What happens to rallies after a big market drawdown? They soon are followed by another slump. That’s the warning from LPL Financial’s Ryan Detrick.
In fact, this second dive typically is around 10%, so it’s not as bad as the initial bearish plunge, wrote Detrick, the firm’s senior market strategist, in a research note. He studied market corrections after bear markets back to the 1950s. And, as brief as it was, the February-March market descent was a bear market, losing 34% (a reduction of 20% off the market high signals a bear market).
Right now, there’s a strong rally from the March 23 market low, with the S&P 500 up 32% in 40 trading days. “Looking back at history shows that after the initial surge off of bear lows, stocks tend to correct about 10%, which is something we could see this time around,” Detrick remarked.
Indeed, the S&P 500 rallied nearly 21% in 30 days, on average, after all major bear markets over the past six decades-plus (actually stretching to 1957), using data from Strategas Research Partners. So at 40 days, we’re overdue.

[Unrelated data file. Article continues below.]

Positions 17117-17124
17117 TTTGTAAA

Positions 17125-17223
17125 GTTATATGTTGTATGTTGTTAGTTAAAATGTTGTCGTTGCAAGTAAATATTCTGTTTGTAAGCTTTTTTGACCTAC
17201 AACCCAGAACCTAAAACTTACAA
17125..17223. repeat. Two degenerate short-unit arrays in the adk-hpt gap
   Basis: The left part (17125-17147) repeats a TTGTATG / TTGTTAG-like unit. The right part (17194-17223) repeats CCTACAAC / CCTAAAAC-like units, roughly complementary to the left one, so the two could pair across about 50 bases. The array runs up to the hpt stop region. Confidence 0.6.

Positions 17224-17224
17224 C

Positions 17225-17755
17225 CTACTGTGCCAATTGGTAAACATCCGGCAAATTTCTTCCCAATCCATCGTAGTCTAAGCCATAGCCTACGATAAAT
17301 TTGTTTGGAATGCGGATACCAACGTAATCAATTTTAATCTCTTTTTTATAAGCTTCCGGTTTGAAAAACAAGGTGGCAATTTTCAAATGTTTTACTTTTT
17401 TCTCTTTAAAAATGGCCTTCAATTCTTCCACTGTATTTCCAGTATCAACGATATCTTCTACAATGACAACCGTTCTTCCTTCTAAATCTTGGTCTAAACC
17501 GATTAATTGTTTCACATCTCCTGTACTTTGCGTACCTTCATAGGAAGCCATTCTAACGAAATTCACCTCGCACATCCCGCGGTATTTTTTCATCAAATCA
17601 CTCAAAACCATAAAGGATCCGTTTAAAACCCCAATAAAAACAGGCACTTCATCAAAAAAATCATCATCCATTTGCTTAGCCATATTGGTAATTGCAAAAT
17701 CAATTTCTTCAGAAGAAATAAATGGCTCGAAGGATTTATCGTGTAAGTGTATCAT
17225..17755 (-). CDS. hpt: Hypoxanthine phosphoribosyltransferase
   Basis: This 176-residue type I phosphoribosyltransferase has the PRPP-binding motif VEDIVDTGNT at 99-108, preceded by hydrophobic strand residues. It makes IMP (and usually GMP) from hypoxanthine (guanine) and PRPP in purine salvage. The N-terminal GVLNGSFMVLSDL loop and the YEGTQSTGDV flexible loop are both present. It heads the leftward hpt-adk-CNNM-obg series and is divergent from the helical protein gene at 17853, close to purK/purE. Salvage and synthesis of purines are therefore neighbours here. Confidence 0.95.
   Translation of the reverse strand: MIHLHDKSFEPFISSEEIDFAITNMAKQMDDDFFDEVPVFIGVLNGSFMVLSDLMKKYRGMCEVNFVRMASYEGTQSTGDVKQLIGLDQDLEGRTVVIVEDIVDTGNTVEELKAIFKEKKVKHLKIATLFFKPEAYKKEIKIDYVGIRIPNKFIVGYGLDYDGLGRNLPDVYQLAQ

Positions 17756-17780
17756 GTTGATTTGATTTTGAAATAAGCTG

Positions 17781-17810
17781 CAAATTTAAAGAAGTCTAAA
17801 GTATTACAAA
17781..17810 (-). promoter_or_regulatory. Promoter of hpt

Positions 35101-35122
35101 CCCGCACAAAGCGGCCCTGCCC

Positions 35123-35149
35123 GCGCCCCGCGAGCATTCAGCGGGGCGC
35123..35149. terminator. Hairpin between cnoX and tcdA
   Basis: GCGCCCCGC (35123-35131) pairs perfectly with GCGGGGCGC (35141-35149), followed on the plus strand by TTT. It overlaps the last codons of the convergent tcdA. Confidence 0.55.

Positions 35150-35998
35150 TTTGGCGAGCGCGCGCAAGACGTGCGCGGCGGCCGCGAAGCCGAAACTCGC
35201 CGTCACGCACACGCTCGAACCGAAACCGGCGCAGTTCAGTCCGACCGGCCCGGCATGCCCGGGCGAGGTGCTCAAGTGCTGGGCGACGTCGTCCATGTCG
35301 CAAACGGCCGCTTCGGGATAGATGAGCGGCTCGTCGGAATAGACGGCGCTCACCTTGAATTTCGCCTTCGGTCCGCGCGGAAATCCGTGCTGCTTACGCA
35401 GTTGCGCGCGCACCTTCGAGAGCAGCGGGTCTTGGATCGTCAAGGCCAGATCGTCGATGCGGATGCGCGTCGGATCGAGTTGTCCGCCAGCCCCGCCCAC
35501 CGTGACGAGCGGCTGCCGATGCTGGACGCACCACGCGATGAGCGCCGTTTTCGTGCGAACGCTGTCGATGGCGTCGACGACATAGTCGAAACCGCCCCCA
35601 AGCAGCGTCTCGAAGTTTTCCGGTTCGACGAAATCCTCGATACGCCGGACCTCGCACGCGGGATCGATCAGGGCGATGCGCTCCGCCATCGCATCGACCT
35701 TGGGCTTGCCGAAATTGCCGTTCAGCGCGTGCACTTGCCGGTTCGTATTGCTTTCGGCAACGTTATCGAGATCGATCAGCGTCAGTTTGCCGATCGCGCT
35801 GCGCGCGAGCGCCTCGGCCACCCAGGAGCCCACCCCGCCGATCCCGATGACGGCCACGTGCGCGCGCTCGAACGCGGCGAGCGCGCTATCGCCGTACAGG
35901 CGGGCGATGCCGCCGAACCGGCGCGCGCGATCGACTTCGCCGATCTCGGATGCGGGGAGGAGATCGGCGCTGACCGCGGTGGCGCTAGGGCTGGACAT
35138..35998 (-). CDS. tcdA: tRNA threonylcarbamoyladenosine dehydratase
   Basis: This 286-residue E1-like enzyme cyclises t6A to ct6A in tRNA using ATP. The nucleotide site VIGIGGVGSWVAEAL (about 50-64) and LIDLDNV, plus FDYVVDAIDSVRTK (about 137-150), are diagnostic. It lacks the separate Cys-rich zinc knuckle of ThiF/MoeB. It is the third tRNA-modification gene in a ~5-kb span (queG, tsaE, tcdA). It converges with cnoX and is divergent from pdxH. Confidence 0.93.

“Bottoms are a process,” Detrick observed, “and as impressive as this run has been, we think the odds are quite high for some type of pullback or correction over the coming months.”
The best and longest post-bear rally came in 2009, when the market jumped 43% for 67 days before a 9.1% drawdown occurred. The smallest bounce back was 1957’s 7% (over 26 days). The shortest such rally lasted just two days in 1987 (up 15%).
Some headwinds are a-blowing, Detrick said, which are candidates to knock over the current post-bear rally. Namely, high stock valuations, souring US-China relations, weakening technicals, and the onset of summer, when the market normally doesn’t do as well as during the rest of the year. Not to mention the ongoing menace of the coronavirus and the difficulty of restarting a stalled US economy.
These factors, Detrick contended, “all could play a part in potential weakness after the record run.”